How To Make Extra Money as a College Student

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  How to Make Extra Money as a College Student

   by Limus Woods

   We college students many times simply need to make extra cash. So, we will sometimes take any job that’s hiring at the moment. There’s nothing wrong with that, as long as whatever job you are working you are keeping in mind your ultimate goals. Maybe you are trying to pay your tuition that’s due. Maybe you have children that you have to take care of. Maybe you are saving up the money to fund a business that you are trying to create. Whatever the reason is that you are working at that place of employment that you don’t particularly enjoy, remember, you are studying hard in school so that you don’t have to work there forever.

   That being said, since you already have to physically focus energy every work shift on a job that you really don’t want to be working, the last thing you want is to have to go home and mentally focus on classwork that you really don’t like studying. Passion is something that equips you with the energy you need to love your career. The field you eventually will be working in is based on what you’re studying right now. So, it’s important that you don’t just like your major… you have to LOVE it.

   Focus on Paid Internships

   Nowadays, there are more independent students than ever attending school online who are getting their degrees completely over the internet. These students are sometimes parents; other times they’re working adults that can’t afford to invest 3 or 4 hours a day into an internship that they aren’t paid for (those are hours when they could have been making money for bills on their 9 to 5 job!). That being said, focus on attaining paid internships.

   Remember those jobs we talked about that you worked, but didn’t really like? The one flipping burgers, washing cars, or doing janitorial work? Well, this is where they come in handy. They show your work ethic and drive, even if they are not directly related to what you are majoring in. So, let’s say that you are working as a short order cook at a restaurant, but majoring in Criminal Justice or Law. PUT THAT COOK JOB ON YOUR APPLICATION FOR THE LAW OFFICE’S INTERSHIP in addition to writing down the classes you are taking and what you are currently majoring in. It may seem weird to do, but do it. That lets that law office know (in additional to you verbally telling them) that you are trying to be a PAID interning paralegal, and that you have real bills and real responsibilities. They will see that you are willing to do something that you don’t want to in order to get what you want. The lawyer who is hiring you will respect that.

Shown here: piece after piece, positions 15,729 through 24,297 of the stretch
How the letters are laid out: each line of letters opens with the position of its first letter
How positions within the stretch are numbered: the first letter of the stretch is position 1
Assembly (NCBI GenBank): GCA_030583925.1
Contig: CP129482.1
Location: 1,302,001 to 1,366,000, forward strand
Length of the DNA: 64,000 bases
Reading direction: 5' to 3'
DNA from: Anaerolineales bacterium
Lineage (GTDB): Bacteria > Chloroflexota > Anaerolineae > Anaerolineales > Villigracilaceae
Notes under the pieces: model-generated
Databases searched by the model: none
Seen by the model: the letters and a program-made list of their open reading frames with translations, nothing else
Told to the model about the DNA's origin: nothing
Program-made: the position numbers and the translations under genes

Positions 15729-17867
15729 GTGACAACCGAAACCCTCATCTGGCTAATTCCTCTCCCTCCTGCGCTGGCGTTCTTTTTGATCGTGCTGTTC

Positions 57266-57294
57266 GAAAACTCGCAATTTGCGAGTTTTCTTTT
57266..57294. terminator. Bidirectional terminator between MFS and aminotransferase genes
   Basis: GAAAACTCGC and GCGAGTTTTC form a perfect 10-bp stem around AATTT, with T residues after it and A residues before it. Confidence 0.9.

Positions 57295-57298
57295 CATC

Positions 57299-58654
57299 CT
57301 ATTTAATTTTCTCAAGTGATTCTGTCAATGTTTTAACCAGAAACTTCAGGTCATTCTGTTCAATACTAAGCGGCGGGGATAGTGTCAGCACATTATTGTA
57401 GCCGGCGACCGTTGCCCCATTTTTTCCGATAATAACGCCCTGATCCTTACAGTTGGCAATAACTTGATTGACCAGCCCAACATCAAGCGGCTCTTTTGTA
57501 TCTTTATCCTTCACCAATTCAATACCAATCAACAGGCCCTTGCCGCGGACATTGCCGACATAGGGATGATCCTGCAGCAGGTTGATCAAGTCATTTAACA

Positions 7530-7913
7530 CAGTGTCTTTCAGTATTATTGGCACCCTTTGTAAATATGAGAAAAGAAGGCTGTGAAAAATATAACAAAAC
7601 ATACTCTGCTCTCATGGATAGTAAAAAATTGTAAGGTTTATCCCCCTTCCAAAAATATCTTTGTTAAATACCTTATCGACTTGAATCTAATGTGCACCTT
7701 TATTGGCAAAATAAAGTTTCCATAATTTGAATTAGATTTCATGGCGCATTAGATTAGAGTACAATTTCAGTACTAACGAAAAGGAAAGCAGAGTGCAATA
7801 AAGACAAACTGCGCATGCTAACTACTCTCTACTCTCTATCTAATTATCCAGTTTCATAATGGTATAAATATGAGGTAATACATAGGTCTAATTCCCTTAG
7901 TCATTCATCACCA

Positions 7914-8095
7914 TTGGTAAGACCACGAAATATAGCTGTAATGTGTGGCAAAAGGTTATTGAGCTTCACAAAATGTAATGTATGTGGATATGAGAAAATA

Also, when you do your initial online searches for internships, be sure to type in “Paid Internships” in your Google search. And, it doesn’t hurt to ask the internships that aren’t listed as paying ones will there be a chance of any compensation any time soon. If so, and it’s not a bad investment of time to wait, say, a month or so before you get any money, it may be worth checking out. Many 9 to 5 jobs that pay bi-weekly will make you work a few weeks before getting your first paycheck, so what’s the harm in waiting just a little while on pay from the internship? Thinking of it in that way will keep you motivated. Also, get something in writing saying that you’ll begin to be compensated sometime in the near future for your efforts…specify an EXACT pay date on that written contract.    

   Getting Major-Related Work While in College

   If there are jobs that are hiring that are related to your major that are not labeled as an official “internship”, by all means inquire with the employer about whether or not they can CHANGE IT INTO a paid internship. You will be diligently working there every shift as an employee after all, and what can transform it into a paid internship instead of just a job is the fact that you are looking for college credits and letters of recommendation from that employer. For example, if you are a cook and pursuing a degree in Hospitality Management, there is no reason not to ask your supervisor would they consider writing you a letter of recommendation if you did a good job there over time. Ask them and your college if there is any chance that you could receive credits for your hours spent there grinding on the clock. This way, you could pay your bills AND some tuition at the same time!

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